Our 47th Year
FOR THE MEETING TUESDAY, AUGUST 23, 2011
Meets Fourth Tuesday; January-November
Founded March 1964
Second Presbyterian Church
600 Pleasant Valley Drive
Program at 7 p.m.
Jan Sarna, President – Rick Meadows, Editor
RMeadows@aaamissouri.com / email@example.com
Dues $20 Per Year
VISIT THE BATTLEFIELDS WHEN YOU CAN…
WHILE YOU CAN
“Spence Brothers from Arkadelphia and 1861”
Each year we are fortunate to have Mark Christ bring us a program. His knowledge of the Civil War in Arkansas and his passion to preserve and interpret all aspects of this time in the history of our country is exceeded by no one. Mark serves as the Community Outreach Director for the Arkansas Historic Preservation Program. Much of his time today is spent overseeing the Arkansas Sesquicentennial Commission. Mark and his family live in historic Stiff’s Station in Little Rock. Before work you may find him jogging the rolling hills along Markham.
His presentation Tuesday will be on the Spence Brothers from Arkadelphia. In 2002 Mark edited the book, Getting Used to Being Shot At: The Spence Family Civil War Letters. Mark gathered the letters from a collection at the Old State House Museum from the Spence family and their friends. His work has been published by the University of Arkansas Press.
The Spence family was very prominent. Solomon Spence, Sr owned the Spence Hotel in Arkadelphia. Alex Spence, age 22 worked as a clerk. His brother Tom, age 25 was the sheriff of Clark County. Tom served in the Second Arkansas Mounted Rifles and was elected Captain of Company E in 1862. Alex served as Captain in Company B, First Arkansas Infantry with Patrick Cleburne.
Come Tuesday night to hear from Mark where these young men served, how they lived, and how they died.
Shoppach House Historic Park
SCV Gun & Relic Show
Our friend Eddie Landreth announced recently the annual show will be held in Benton on Saturday, September 17 from 9:00 a.m.- 3:00 p.m. The park is located on the old Military Road at the corner of Main Street. Federal officers were stationed at the Shoppach House following the fall of Little Rock in 1863. The Shoppach House and the Pilgrims Rest Church will be open. The show is put on by the SCV David O. Dodd Camp.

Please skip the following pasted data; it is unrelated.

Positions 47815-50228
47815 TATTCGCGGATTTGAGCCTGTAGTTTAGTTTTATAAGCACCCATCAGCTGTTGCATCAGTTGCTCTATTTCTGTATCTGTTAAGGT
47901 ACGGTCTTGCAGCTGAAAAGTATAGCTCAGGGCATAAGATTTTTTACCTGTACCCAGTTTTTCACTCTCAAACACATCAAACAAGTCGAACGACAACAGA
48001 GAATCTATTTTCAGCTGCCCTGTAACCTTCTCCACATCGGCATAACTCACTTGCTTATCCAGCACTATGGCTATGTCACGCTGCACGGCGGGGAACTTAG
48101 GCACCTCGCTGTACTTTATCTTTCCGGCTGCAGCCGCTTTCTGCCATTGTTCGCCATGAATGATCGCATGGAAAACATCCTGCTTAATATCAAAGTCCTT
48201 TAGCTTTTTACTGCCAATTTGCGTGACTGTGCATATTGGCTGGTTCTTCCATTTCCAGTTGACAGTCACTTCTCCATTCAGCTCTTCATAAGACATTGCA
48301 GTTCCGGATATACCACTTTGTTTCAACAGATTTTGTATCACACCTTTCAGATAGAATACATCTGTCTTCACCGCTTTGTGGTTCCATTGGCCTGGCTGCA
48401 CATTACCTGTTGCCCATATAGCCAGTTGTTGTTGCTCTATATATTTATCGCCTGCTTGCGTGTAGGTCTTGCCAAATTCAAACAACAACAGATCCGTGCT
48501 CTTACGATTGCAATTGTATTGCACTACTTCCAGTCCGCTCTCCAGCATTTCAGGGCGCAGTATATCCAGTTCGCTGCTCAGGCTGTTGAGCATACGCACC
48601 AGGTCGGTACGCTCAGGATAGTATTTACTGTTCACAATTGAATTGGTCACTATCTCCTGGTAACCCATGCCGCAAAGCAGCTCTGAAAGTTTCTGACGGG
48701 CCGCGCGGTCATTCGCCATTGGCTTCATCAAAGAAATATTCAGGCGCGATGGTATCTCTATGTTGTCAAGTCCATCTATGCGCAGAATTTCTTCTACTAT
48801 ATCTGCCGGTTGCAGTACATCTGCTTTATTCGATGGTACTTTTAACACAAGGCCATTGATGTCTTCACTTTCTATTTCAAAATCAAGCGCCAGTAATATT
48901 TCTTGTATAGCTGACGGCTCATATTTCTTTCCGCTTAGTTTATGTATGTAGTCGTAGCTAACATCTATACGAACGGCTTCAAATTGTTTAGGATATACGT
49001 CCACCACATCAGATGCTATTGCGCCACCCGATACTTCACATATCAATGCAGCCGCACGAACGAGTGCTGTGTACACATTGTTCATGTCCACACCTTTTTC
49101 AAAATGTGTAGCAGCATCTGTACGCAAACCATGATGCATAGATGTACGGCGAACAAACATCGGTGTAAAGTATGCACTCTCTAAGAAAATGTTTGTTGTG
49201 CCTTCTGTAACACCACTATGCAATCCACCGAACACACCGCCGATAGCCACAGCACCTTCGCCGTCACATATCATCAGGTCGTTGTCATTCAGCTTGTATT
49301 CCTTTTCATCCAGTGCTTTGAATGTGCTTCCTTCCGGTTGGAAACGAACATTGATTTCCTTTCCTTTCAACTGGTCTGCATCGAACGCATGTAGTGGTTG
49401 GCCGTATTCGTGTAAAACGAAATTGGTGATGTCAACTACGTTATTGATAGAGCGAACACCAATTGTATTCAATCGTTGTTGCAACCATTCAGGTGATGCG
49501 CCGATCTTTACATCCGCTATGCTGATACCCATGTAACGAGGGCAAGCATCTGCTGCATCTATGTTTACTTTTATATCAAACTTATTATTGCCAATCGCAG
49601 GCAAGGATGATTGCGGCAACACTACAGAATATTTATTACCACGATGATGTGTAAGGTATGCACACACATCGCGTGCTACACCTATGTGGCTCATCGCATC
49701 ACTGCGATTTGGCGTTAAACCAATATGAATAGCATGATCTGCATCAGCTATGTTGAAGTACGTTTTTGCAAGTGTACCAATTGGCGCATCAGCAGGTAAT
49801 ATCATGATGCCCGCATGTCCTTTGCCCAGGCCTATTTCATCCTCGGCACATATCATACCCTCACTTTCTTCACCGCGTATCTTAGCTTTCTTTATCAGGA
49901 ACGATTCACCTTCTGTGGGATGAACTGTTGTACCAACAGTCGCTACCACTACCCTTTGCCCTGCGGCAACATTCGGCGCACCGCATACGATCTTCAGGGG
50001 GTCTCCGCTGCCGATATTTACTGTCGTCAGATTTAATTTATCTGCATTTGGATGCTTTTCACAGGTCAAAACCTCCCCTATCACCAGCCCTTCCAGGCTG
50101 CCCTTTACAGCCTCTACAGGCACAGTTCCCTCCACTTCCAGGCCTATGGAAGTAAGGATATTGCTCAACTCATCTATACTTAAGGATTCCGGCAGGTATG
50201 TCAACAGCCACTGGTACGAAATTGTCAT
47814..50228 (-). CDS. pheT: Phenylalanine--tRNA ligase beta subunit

Reed’s Bridge Re-Enactment
Beginning Friday, August 26, Federal and Confederate forces will once again clash at Reed’s Bridge Battlefield in Jacksonville. Confederate troops were trying to delay the overwhelming Federals by holding the bridge over the Bayou Meto and preventing the Federals from marching down the Military Road to N. Little Rock. The climax of the engagement resulted in a gallant charge by the 1st Iowa across the bridge in the face of enemy fire. Following the failed attempt to take the bridge, the artillery units of each side fired shot and shell at one another. Soldiers and horses who tried to quench their dry throats along the Bayo were under constant fire from enemy troops.
At the end of the day, Federal forces retreated to the safety of Brownsville (just north of present day Lonoke on Hwy 31) and the Confederates to N. Little Rock. Before the Confederates retreated, they attempted to burn the bridge. The re-enactment of the charge and the burning of the bridge will be portrayed Saturday and Sunday afternoon.
Camps will open Friday at 9:00 a.m. for the public and for school groups. Free parking is available across the bridge throughout the weekend and shuttle vans will transport spectators to the battlefield. Before and after the battle everyone is welcome to visit the camp sites to see how the soldiers lived. Throughout the day there will be demonstrations on flags, cannons & muskets, drill & marching, camp life, cooking, and horse care. In addition, guests are encouraged to view soap making, witness a Civil War physician care for the sick & wounded, and witness the work of the blacksmith at the barn.